Downtown NYC

The trip to NYC wasn’t our first one but it was our second one. I can’t remember precisely when but we visited the city one autumn about 17 years ago.

17 years is a long time and a city like New York (or Tokyo or even London), the period is long enough to transform parts of the city beyond recognition. And that was exactly what happened when I visited Chelsea Market.

I was very lost on W12th Street…

‘Chelsea Market? No, this is West Village!’ Oh dear,  I thought I was walking northward from the subway but I was in fact heading southward. A woman with her dog kindly offered to walk with me so I wouldn’t get lost again. As we strolled down leafy side streets, we talked how the Big Apple had changed over the years.  She was especially weary of all the developments – commercial and residential – around Downtown Manhattan. ‘My mother’s apartment in which I was born and raised, is rent-controlled. Otherwise, I have no idea how we can continue to live in the area’. The story sounded very familiar across the pond.

I wasn’t 100% sure which part of Chelsea we visited 17 years ago but the area appeared to be a lot smarter than the one in my memory. The streets were lined with well known international brands, such as Apple, Kooples and Boss alike, and the sight gave me a sinking feeling. Oh god, another aftermath of gentrification.

A view northward from High Line…

Lush vegetation on the walkway was a welcome change to the otherwise very urban area…

A view around Meatpacking District…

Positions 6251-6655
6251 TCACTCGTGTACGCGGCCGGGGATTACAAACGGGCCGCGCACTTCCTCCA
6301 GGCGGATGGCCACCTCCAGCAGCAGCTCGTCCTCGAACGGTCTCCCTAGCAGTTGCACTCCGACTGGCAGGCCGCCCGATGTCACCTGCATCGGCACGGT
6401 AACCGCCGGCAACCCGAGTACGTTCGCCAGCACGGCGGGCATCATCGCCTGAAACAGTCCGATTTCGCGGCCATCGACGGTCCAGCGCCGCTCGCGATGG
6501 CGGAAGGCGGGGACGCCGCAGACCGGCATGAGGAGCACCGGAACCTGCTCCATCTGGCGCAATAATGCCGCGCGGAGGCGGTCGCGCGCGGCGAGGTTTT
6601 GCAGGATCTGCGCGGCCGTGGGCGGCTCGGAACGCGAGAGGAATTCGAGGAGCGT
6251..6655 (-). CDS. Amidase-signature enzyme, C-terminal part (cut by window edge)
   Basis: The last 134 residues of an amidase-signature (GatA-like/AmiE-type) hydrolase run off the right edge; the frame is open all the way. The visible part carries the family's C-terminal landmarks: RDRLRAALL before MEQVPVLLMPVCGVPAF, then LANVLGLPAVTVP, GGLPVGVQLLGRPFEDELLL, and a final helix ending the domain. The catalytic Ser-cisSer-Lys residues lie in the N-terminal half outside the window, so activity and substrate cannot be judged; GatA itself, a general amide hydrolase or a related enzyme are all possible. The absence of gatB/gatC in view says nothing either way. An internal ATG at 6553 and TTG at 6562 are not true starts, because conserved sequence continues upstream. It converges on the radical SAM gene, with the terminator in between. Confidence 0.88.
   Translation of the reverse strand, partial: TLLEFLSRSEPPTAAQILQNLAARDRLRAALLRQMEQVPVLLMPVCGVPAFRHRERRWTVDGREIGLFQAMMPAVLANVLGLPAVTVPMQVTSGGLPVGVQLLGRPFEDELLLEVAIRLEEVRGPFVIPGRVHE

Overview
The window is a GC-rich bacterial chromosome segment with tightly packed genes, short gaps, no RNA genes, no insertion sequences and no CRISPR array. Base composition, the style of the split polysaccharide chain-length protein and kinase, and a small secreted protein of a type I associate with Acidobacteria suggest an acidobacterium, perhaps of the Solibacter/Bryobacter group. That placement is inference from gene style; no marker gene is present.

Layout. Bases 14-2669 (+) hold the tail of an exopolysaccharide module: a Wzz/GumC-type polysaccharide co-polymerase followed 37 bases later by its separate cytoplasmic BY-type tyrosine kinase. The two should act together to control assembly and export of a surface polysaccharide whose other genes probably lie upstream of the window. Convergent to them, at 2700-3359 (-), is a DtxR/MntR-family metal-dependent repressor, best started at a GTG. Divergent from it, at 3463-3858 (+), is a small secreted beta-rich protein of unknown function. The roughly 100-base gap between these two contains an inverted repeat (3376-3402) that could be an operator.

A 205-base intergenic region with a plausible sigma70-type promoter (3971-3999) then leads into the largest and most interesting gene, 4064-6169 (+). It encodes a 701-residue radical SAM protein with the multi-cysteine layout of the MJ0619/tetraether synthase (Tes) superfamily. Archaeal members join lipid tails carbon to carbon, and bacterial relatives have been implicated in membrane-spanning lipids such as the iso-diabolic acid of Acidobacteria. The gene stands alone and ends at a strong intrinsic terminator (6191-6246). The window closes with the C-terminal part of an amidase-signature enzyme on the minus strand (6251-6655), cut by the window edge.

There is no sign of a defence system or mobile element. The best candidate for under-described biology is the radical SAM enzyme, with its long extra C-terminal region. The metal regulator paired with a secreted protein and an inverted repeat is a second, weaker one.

The view from High Line was amazing. I could see warehouses for meat as well as boutiques / headquarters of famous fashion designers. It was a little like my neighbourhood Shoreditch in London.

After leaving High Line, I revisited West Village. The main street, Bleecker Street was pretty. However, the shops which lined the street were not particularly unique. Why do I have to see the same names everywhere nowadays? Burberry, Marc Jacobs, Michael Kors,  Comptoir des Cotonnier, A.P.C, Lulu Guinness, and Sandro and so on. They are so ubiquitous, aren’t they? I sighed.

Let’s find something more original and also some gelato. I headed towards Lower Manhattan…

At NoHo, I came across a car park resembling a bicycle storage…

Also the film “Tarzan” was just released in NYC then so the posters were all over the place.

When I reached to East Village, I became so desparately hot and thirsty. Out of desparation, I walked into a vintage fashion shop and asked the shop owner if she knew any gelato place in the vicinity. Unfortunately, there weren’t nothing alike in the neighbourhood but she googled it for me and found one in Lower East Side.

A poster on the wall in East Village…

Over the car park, I could see the sign of the famous Katz’s Delicatessen glowing in the mid afternoon sunshine…

The gelato bar I was recommended was brilliant. I had black sesami and green tea. It tasted so good after 3 hours of trekking through the Big Apple. I was so dog-tired by then. My calves as well as shins were overworked by the long walk and started to protest with pain and ache.

New York subway was a little grubby…

However, a huge brownie point for me was they were air-conditioned!

Kaori by Kaori Okumura

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